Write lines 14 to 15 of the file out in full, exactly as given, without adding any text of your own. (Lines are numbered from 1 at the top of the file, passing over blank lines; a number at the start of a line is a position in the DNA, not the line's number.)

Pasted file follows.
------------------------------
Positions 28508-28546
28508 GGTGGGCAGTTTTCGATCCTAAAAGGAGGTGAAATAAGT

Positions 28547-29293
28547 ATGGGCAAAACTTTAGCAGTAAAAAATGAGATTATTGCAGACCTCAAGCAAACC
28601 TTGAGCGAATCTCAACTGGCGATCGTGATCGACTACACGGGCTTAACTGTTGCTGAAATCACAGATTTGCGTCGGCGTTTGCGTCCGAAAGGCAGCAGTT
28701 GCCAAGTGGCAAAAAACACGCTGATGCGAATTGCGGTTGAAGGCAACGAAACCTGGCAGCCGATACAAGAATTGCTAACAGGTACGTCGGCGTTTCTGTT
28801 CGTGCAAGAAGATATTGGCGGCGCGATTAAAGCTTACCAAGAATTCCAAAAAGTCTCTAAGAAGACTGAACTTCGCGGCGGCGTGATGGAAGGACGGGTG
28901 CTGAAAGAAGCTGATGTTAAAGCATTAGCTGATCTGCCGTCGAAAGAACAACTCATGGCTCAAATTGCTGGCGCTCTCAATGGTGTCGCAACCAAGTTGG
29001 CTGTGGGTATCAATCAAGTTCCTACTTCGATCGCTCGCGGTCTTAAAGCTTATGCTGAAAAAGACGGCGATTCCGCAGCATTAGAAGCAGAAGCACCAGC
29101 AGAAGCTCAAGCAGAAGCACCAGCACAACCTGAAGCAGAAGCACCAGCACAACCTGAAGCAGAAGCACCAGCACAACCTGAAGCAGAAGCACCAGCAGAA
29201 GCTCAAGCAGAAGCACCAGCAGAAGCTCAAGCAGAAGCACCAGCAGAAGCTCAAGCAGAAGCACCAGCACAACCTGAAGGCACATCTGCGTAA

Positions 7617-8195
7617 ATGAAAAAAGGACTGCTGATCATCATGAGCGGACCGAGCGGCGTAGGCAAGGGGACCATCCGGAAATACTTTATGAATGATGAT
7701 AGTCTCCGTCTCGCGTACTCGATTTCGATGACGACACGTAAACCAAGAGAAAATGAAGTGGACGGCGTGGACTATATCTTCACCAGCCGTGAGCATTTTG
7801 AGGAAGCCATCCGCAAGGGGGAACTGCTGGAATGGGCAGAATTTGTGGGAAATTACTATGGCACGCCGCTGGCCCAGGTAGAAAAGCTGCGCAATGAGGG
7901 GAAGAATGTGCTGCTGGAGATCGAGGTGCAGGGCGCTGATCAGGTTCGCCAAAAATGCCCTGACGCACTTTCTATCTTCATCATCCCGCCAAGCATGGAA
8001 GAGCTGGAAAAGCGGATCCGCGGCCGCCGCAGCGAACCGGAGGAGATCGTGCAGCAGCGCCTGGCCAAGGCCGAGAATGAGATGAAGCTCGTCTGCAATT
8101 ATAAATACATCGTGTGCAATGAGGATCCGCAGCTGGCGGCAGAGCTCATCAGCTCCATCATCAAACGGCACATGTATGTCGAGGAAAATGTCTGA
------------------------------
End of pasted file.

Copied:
7701 AGTCTCCGTCTCGCGTACTCGATTTCGATGACGACACGTAAACCAAGAGAAAATGAAGTGGACGGCGTGGACTATATCTTCACCAGCCGTGAGCATTTTG
7801 AGGAAGCCATCCGCAAGGGGGAACTGCTGGAATGGGCAGAATTTGTGGGAAATTACTATGGCACGCCGCTGGCCCAGGTAGAAAAGCTGCGCAATGAGGG